Cheeks was hired as an assistant coach last August. Cheeks said he provides input in various areas of the team, but his main responsibility to mentoring and working with point guards Westbrook and Eric Maynor. "(Point guard) is something I did for a long time," said Cheeks, who played 15 seasons in the NBA. "I just give him some advice - Scottie does a heck of a job with these guys - I just try to offer little things that I know."

A western conference team executive chats H.O.R.S.E. - TrueHoop Blog - ESPN
Last year, for the first time in decades, All-Star Weekend featured H.O.R.S.E., and Kevin Durant defeated O.J. Mayo and Joe Johnson. This year, word is the competitors will be Rajon Rondo, Omri Casspi and Kevin Durant. A team executive is worried that the League does not properly understand the appeal of H.O.R.S.E., and expressed the following in a gmail chat:

The league selects the absolute worst H.O.R.S.E. competitors. Rajon Rondo??? Here's how you make H.O.R.S.E. good: You gotta have the guy who hits crazy impossible shots. Steve Nash would have been perfect. You gotta have guys with OVERSIZED trash talking personalities. A guy like Eddie House or Rasheed Wallace or even Brandon Jennings. Just an all-round talker. Nash, Nate Robinson, Rasheed, and Baron Davis. Now that's a HORSE competition worth watching. Omri Casspi should be interesting. He looks like he has some off-the-wall stuff. Not Kevin Durant's boring a--! And definitely not Rondo! Knock him out making five consecutive free throws!! Durant's game is MVP-like, but OKC has to pick up the pace
What does all this mean? It means that Durant's Thunder club had better pick up the pace if it wants him to crash the MVP party over Cleveland's LeBron James and L.A.'s Kobe Bryant. The Thunder greeted Friday with a 28-21 record, a .571 winning percentage that pro-rates out to 47-35 for the full season. That might be good enough for a COY. But it rarely is good enough for an MVP.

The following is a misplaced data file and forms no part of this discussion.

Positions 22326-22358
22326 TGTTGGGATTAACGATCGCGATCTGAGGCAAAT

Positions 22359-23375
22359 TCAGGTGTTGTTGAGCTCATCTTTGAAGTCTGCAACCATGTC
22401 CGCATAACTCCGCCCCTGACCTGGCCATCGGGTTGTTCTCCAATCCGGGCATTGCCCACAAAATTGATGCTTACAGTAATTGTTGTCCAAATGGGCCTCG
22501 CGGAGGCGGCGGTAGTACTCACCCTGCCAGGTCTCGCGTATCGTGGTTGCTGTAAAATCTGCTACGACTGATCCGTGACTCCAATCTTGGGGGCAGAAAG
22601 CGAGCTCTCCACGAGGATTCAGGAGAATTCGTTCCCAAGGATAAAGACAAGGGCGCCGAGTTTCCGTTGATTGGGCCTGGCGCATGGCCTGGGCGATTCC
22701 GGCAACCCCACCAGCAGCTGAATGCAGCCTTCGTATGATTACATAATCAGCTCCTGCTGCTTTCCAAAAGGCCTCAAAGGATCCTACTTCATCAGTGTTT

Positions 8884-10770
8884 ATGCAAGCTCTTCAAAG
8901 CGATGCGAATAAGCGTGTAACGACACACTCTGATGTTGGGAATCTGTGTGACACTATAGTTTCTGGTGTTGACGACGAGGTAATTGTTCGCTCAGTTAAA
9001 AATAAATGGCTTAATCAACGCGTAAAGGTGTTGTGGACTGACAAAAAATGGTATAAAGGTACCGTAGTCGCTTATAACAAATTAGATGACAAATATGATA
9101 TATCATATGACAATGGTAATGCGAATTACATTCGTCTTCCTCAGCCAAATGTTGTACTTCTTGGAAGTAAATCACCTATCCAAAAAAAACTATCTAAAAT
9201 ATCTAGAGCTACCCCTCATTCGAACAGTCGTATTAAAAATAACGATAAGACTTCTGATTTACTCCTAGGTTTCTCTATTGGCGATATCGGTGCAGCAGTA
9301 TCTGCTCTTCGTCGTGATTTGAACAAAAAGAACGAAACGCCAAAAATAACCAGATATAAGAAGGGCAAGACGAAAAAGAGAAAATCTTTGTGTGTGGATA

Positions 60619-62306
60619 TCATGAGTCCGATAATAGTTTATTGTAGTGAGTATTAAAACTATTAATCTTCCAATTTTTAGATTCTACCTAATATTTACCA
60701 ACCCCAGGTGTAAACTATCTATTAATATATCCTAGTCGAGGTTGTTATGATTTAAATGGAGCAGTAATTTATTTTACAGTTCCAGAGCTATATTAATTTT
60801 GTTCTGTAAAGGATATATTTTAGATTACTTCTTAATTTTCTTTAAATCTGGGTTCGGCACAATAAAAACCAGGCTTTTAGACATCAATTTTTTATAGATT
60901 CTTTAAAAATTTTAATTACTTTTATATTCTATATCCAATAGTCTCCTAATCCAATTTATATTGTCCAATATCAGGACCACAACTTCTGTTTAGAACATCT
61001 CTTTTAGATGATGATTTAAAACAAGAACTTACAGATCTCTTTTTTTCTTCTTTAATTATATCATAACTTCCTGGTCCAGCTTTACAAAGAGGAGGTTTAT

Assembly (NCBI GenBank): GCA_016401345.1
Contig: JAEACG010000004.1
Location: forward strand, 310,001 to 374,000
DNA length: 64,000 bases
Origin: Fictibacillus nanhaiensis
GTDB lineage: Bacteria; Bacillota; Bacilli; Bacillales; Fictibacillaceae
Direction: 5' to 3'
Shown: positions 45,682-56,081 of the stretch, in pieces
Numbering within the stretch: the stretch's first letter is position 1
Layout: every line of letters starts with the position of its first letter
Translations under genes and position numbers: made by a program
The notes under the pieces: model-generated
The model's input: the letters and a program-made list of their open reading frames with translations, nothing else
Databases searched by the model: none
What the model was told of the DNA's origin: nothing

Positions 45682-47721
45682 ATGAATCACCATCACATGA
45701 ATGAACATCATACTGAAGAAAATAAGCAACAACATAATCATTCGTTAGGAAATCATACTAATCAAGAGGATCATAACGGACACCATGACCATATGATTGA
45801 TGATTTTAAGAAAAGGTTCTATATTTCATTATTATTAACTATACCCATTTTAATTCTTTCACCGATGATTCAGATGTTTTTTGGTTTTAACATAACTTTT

Thunder Insider: The real test lies ahead |
Oklahoma City enters Tuesday’s game at Portland riding a five-game winning streak and sporting a 29-21 record. Before Sunday’s games, the Thunder sat in seventh place in the Western Conference and just two games out of the fourth seed. But historically, it’s been what teams have done after the All-Star break that determines the success of their seasons. The final 32 games for the Thunder after Tuesday’s pre-All-Star date with the Blazers shouldn’t be any different. The question is whether the Thunder, the second-youngest team in the league, is ready to play with the big boys? Has Oklahoma City matured, mentally more than anything, enough to maintain its pace and continue to pick off teams that are about to begin playing with more renewed energy and more determined purpose?

The Hornets, and so many like them, couldn’t answer the call.

Despite entering the All-Star break at 29-23 and holding onto the West’s sixth seed back in 2005-06, the Hornets went 9-21 over their final 30 games. They lost six of their last seven and finished 38-44, six games behind eighth-placed Sacramento.

A year later, the Hornets were 25-28 at the break but went 14-15 over the final 29 games to finish three games behind eighth-seeded Golden State. The Warriors went 9-1 over their final 10 games to finish 42-40.